rock-bottom
adj (inf) interest ratesniedrigste(r, s); rock pricesNiedrigstpreise pl
rock-bound
adjvon Felsen umschlossen
rock bun, rock cake
n˜ Rosinenhäufchen nt
rock carving
nFelszeichnung f; (= writing)Felsschrift f; (= action)Ritzen ntin Fels
rock-climber
n(Felsen)kletterer(in) m(f)
rock climbing
nKlettern nt(im Fels)
rock club
nRockklub m, → Rockschuppen m (inf)
rock crystal
nBergkristall m

rock

:
rock face
nFelswand f
rock fall
nSteinschlag m
rock garden
nSteingarten m
rock group
n (Mus) → Rockgruppe f

rock

:
rock lobster
n (Zool) → Gemeine Languste
rock plant
nSteinpflanze f
rock pool
n Wasserlache, die sich bei Ebbe zwischen Felsen bildet
rockrose
nSonnenröschen nt
rock salmon
n (Brit) → Dorsch m
rock salt
nSteinsalz nt
rock star
n (Mus) → Rockstar m
rock-steady
adj hand, camera, gun, carganz ruhig; voiceganz fest

rock

1
vt
(= swing)schaukeln; (gently: = lull) → wiegen; to rock a baby to sleepein Baby in den Schlaf wiegen; rocked by the wavesvon den Wellen hin und her geschaukelt
(= shake) townerschüttern, zum Beben bringen; buildingins Wanken bringen, erschüttern; shiphin und her werfen; (fig inf) personerschüttern; to rock the boat (fig)für Unruhe sorgen
vi
(gently) → schaukeln; he was rocking back and forth (in his chair)er schaukelte (auf seinem Stuhl) vor und zurück
(violently, building, tree, post) → schwanken; (ship)hin und her geworfen werden; (ground)beben; they rocked with laughtersie schüttelten sich or bebten vor Lachen
(= rock and roll)rocken
(inf: = be exciting, lively) (place)eine aufregende Atmosphäre haben; (music, show)supergut (inf)or echt geil (sl)sein; she rockssie ist einfach klasse or spitze (inf)
n (= pop music)Rock m; (= dance)Rock n’ Roll m; rock-and-rollRock and Roll m, → Rock n’ Roll m; to do the rock-and-rollRock n’ Roll tanzen, rocken

rock

2
n
(= substance)Stein m; (= rock face)Fels(en) m; (Geol) → Gestein nt; caves hewn out of the rockaus dem Fels(en) gehauene Höhlen; hewn out of solid rockaus massivem Stein/Fels gehauen; built on rock (lit, fig)auf Fels gebaut; porous/volcanic rockporöses/vulkanisches Gestein; the study of rocksGesteinskunde f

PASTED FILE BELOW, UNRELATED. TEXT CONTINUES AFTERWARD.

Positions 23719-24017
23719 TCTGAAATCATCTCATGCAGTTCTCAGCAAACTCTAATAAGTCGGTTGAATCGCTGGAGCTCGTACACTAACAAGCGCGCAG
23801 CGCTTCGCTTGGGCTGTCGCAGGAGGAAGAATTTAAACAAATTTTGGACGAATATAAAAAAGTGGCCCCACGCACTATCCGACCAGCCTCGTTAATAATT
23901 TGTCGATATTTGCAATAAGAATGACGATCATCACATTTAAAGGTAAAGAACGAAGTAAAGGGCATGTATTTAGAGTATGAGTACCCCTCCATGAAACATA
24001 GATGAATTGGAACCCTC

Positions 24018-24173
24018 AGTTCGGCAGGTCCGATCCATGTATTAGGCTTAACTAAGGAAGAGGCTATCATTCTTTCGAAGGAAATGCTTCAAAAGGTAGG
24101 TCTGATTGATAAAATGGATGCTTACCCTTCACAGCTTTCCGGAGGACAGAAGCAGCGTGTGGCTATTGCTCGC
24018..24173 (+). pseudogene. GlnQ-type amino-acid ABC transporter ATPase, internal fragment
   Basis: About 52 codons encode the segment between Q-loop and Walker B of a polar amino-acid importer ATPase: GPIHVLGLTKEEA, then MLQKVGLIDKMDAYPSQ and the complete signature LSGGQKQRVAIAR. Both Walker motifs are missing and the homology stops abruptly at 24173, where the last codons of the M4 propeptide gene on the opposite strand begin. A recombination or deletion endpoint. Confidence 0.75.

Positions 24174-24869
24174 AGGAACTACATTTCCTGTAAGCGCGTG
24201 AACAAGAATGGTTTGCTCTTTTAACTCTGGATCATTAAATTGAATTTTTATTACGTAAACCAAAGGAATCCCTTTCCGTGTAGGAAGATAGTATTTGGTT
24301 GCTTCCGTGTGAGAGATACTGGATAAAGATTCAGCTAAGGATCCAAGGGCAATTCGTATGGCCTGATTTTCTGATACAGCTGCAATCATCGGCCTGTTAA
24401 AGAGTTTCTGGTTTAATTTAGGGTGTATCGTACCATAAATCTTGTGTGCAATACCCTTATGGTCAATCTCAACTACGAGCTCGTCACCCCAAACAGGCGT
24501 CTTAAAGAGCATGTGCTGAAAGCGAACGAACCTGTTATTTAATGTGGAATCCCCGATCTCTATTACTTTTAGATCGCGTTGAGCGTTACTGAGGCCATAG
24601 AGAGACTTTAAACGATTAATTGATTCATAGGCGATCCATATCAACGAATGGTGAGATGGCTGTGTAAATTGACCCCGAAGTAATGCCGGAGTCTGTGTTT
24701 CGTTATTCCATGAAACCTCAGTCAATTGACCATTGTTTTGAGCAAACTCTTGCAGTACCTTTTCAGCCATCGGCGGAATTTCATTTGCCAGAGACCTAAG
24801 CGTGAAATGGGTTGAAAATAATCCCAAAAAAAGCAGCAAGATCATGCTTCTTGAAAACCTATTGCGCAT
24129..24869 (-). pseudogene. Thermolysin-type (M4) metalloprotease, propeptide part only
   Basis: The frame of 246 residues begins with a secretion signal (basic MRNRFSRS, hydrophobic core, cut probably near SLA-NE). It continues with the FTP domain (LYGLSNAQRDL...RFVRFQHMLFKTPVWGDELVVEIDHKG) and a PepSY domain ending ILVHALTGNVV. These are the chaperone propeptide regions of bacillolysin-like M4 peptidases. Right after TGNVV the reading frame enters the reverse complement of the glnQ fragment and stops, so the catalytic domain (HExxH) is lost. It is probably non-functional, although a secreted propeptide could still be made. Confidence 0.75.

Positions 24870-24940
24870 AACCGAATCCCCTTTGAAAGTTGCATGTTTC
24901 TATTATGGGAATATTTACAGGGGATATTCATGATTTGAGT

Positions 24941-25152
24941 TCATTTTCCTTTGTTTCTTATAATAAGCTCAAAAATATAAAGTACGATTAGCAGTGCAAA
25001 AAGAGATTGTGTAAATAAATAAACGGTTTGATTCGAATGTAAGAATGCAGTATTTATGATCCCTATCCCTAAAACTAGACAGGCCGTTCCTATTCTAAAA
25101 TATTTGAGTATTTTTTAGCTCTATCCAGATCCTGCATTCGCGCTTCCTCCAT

(large mass) → Fels(en) m; (= boulder also)Felsbrocken m; (smaller) → (großer) Stein; the Rock (of Gibraltar)der Felsen von Gibraltar; on the Rock (inf)in Gibraltar; to be caught between a rock and a hard place (fig)in der Klemme stecken or sitzen; as solid as a rock (structure)massiv wie ein Fels; firm, marriageunerschütterlich wie ein Fels; the ship went on the rocksdas Schiff lief (auf die Felsen) auf; on the rocks (inf: = with ice) → mit Eis; (marriage etc) → kaputt (inf); (= broke)bankrott; “danger, falling rocks”„Steinschlaggefahr“
(inf: = diamond) → Diamant m; rocks (= jewels)Klunker pl (inf)
no pl (Brit: = sweet) → Zuckerstange f
to get one’s rocks off (sl)seinen Spaß haben (inf)

rock

[rɒk]
1. n
a. (gen) → roccia; (large stone, boulder) → roccia, masso; (in sea) → scoglio
the Rock of Gibraltar → la Rocca di Gibilterra
on the rocks (drink) → con ghiaccio
their marriage is on the rocks → il loro matrimonio sta naufragando
b. stick of rock (Brit) (sweet) → bastoncino di zucchero candito
c. (Mus) → rock m
2. vt (gently, cradle, boat) → far dondolare; (baby) → cullare; (violently, boat) → sballottare; (subj, earthquake) → squassare (fig) (shake, startle) → sconvolgere, far tremare
to rock the boat (fig) (fam) → piantare grane
3. vi (gently) → dondolare; (violently) → oscillare

rock1

(rok) noun
1. (a large lump or mass of) the solid parts of the surface of the Earth. The ship struck a rock and sank; the rocks on the seashore; He built his house on solid rock.
2. a large stone. The climber was killed by a falling rock.
3. a type of hard sweet made in sticks. a stick of Edinburgh rock.
ˈrockeryplural ˈrockeries noun
a heap of rocks in a garden with earth between them in which small plants are grown.
ˈrocky adjective
a rocky coastline.
ˈrockiness noun
ˌrock-ˈbottom noun, adjective